Ancient ruins might look useless to us but experts can study a great deal out of it. Isn’t it interesting that most of what we know about the ancient past today, is a result of studying the ruins? Recently, archaeologists unearthed a temple in Egypt which was over 3,000 years old and the information they derived from it is invaluable.
The temple found at Abusir Necropolis in Giza is said to belong to the period when king Ramses II ruled. He was a king of the 19th Egyptian dynasty. The temple ruins are the only evidence found so far which proves that Ramses II ruled over the region.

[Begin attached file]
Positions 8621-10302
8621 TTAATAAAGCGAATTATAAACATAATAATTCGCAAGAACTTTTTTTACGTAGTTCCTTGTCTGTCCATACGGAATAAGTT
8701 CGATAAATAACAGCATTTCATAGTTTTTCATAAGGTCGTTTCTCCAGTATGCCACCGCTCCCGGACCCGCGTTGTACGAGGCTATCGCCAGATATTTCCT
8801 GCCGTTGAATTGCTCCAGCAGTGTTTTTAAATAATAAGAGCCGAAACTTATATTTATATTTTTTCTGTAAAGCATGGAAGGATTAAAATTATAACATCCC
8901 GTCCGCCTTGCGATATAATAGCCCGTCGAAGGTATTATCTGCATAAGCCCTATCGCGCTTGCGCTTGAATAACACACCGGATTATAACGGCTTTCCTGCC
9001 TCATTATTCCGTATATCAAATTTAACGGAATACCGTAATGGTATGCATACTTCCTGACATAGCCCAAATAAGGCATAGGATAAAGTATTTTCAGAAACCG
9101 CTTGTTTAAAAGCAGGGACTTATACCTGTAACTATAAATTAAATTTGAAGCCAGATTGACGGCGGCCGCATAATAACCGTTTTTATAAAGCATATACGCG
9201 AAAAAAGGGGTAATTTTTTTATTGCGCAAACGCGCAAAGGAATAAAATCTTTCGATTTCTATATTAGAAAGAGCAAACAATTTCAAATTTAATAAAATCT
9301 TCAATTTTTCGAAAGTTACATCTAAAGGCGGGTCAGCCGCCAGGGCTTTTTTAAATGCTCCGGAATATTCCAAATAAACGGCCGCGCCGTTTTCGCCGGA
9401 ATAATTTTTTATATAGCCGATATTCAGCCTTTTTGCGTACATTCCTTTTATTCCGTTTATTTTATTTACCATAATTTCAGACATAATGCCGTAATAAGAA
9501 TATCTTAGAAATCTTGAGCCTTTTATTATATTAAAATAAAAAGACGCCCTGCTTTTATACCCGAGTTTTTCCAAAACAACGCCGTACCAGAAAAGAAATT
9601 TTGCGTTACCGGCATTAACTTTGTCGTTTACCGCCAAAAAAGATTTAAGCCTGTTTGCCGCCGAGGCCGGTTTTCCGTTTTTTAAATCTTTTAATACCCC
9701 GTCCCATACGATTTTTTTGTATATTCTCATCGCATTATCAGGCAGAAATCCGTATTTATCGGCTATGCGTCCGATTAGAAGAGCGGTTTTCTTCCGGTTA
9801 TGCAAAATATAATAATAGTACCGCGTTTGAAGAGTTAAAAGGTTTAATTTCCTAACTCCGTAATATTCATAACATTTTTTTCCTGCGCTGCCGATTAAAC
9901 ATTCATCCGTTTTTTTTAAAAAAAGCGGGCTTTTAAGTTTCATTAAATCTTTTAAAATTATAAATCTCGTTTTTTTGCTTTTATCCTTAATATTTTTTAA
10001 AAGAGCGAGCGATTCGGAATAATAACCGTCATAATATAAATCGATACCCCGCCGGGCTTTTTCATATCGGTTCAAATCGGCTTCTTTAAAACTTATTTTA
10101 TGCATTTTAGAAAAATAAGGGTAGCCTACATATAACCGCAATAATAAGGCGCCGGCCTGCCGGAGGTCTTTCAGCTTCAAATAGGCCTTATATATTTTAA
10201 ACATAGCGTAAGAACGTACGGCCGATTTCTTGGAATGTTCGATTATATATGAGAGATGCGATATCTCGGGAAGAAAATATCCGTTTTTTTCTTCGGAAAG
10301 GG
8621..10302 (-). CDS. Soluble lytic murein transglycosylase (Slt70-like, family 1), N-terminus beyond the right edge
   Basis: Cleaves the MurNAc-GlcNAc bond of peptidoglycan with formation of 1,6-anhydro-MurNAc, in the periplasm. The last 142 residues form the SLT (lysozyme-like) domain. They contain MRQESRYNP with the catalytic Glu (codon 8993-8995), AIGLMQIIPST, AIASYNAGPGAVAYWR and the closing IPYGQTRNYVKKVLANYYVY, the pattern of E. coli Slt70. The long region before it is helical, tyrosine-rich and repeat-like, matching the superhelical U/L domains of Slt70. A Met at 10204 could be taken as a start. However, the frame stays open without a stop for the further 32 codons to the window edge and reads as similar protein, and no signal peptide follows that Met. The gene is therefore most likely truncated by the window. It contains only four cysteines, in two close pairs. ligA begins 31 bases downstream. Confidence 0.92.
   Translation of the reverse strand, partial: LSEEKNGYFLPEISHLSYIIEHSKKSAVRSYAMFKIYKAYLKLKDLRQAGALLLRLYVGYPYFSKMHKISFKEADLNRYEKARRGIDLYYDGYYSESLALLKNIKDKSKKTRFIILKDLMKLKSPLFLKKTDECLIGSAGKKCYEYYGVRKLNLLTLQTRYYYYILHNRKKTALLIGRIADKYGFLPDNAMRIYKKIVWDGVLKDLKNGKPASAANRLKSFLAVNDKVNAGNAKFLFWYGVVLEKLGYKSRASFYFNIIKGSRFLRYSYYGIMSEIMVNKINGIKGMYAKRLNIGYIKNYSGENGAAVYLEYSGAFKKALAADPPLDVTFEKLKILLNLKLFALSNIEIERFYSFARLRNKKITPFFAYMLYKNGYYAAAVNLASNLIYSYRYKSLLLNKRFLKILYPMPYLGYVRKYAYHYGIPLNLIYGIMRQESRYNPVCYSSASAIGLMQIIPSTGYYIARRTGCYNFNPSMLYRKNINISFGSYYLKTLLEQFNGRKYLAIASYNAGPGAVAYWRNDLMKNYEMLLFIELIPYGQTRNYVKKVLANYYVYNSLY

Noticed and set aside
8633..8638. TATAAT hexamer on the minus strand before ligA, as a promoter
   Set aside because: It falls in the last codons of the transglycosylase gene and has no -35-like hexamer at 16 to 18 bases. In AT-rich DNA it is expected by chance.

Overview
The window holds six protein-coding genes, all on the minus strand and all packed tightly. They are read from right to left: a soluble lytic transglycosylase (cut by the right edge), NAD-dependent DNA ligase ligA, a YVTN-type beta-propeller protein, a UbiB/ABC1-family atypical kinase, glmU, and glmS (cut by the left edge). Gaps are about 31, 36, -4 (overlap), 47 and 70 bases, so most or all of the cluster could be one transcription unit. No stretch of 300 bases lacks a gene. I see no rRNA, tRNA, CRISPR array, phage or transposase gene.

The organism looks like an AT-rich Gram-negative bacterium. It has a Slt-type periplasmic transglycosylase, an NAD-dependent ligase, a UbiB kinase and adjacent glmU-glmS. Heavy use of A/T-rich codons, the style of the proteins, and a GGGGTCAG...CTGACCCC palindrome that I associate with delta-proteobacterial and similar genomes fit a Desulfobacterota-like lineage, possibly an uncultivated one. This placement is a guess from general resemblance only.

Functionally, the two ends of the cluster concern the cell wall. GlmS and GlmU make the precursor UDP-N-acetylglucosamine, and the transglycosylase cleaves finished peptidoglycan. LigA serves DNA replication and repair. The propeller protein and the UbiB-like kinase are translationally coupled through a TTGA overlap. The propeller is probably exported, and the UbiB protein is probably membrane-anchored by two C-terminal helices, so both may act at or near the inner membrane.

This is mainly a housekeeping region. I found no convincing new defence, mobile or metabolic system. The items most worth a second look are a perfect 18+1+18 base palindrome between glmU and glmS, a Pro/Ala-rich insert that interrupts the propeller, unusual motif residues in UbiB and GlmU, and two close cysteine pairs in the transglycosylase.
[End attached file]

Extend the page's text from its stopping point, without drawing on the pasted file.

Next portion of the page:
The discovery was made after four long years of digging by a team of Egyptian and Czech archaeologists. According to the statement released by the Ministry of Antiquities, the archaeological evidence of a temple was found back in 2012 and since then the Czech and Egyptian team has been working tirelessly to excavate it.
The temple is 32 x 51 metres wide. There is a large forecourt that leads to the pillared hall. Half of its walls are painted blue. The court leads to a ramp which is divided into three parallel chambers.
The temple not only disclosed a previously undocumented history of rulers but also gave an insight into the religious practices during Ramses II’s rule. There are relief fragments which depict scenes of the solar gods ‘Amun’, ‘Ra’ and ‘Nekhbet’. It points to the fact that solar worshipping which started with the 5th Egyptian dynasty was practised even in the 19th dynasty.
Thumbnail Ctedit: BBC